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Trump Could Stall Paris Deal Without ‘Tearing It Up’

Yann Caradec/Flickr

Even if U.S. President Donald Trump doesn’t walk away from or try to “tear up” the Paris Agreement, as he threatened on the campaign trail, there’s persistent concern that the new U.S. administration might try to stall implementation of the landmark global deal from the inside.

Both Trump and his nominee for U.S. secretary of state, former ExxonMobil CEO Rex Tillerson, have hinted the country might keep a hand in international climate diplomacy. But “there’s still a whole lot they could do to bog down global climate talks and hinder efforts to address climate change from within,” notes Brad Plumer on Vox. The question, Grist and Vox both ask, is whether staying around to play a superficial role in Paris implementation is any less damaging than stepping away completely.

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“The unique structure of the Paris deal makes it vulnerable to swings in countries’ internal politics,” Grist notes, based as it is on voluntary targets that don’t yet add up to the carbon reductions required to stabilize the global climate at a long-term threshold of 1.5°C average global warming. So “even if Trump signals he won’t actually ‘cancel’ the agreement, there’s a lot of damage he can do from the inside.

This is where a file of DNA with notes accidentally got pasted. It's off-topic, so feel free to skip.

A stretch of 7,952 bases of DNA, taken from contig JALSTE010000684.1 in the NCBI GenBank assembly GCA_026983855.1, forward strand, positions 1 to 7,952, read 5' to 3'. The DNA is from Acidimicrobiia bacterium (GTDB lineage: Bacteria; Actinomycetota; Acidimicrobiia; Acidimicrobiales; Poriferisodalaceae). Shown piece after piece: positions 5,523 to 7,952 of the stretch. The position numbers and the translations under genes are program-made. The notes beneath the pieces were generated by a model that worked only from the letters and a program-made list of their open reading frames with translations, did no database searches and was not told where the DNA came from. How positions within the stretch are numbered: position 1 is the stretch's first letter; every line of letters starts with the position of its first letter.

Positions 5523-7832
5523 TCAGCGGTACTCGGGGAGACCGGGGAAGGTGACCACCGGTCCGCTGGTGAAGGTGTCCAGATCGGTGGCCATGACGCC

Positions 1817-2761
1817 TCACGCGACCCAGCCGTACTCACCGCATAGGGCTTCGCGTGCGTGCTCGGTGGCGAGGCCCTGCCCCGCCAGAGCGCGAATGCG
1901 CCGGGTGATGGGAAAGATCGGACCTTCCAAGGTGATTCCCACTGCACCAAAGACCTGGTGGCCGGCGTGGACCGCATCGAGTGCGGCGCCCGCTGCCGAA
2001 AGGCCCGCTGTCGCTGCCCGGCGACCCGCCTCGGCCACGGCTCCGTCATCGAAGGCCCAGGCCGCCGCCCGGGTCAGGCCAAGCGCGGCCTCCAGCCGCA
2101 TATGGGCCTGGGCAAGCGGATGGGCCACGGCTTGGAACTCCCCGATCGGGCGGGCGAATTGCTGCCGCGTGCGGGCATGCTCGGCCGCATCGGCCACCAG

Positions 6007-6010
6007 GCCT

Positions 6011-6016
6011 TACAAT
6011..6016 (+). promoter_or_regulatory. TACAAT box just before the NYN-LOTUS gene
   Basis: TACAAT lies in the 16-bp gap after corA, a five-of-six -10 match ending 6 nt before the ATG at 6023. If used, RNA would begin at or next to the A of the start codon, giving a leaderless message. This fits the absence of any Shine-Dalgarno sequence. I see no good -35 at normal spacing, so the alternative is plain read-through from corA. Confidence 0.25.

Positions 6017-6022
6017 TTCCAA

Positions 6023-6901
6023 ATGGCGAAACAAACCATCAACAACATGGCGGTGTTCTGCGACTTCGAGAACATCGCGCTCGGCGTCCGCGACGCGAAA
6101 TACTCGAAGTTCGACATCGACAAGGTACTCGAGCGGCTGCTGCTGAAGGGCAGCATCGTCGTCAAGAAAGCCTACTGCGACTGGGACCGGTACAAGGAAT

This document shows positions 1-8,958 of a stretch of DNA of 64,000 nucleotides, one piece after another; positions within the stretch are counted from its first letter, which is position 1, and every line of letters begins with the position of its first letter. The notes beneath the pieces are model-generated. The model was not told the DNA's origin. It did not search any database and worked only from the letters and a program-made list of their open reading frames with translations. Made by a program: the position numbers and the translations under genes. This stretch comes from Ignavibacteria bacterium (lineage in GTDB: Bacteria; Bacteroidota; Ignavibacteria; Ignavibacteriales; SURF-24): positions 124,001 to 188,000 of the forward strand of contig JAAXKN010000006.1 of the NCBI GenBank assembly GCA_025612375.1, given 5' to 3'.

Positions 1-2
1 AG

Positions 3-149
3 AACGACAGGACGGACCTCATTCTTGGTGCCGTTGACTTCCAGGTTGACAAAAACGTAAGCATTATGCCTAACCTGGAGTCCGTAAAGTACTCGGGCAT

“You can’t have a seat at the table if you put a hand grenade in the agreement,” NRDC’s Jake Schmidt told Grist. “Hopefully [Tillerson] realizes that.”

Those hand grenades could include throwing the brakes on the United States’ domestic carbon reduction efforts, withholding promised financial support from the Green Climate Fund, and bring nothing to the table at the 2018 global “stocktake”, when countries are supposed to put forward their plans to strengthen their Paris targets.

“You can have a seat at the table, but what would you bring to it?” asks the World Resources Institute’s David Waskow. “Part of leaning in is for the U.S. to, under Paris, not walk away from a national climate plan.”

As for the global stock-take, “if the U.S. were to show up empty-handed, other countries could backslide on their own commitments,” writes Grist’s Rebecca Leber, even though not a single country showed signs in that direction at the Marrakech climate conference, in the days after Trump was elected.

“If Tillerson turns the State Department into a front for oil diplomacy,” Leber continues, “he could damage international efforts to switch from oil, gas, and coal to renewables.

Some advocates say the best hope is that the Trump administration sets less ambitious climate goals, but opts to stay in the Paris agreement to save face. “It’s one thing for us to totally walk away, another thing for us to be only halfhearted,” Schmidt said. “Maybe the best thing we can hope for in a Trump administration is to not destroy the progress of eight-plus years and leave us in a position to pick up the pieces when Trump is out of office.”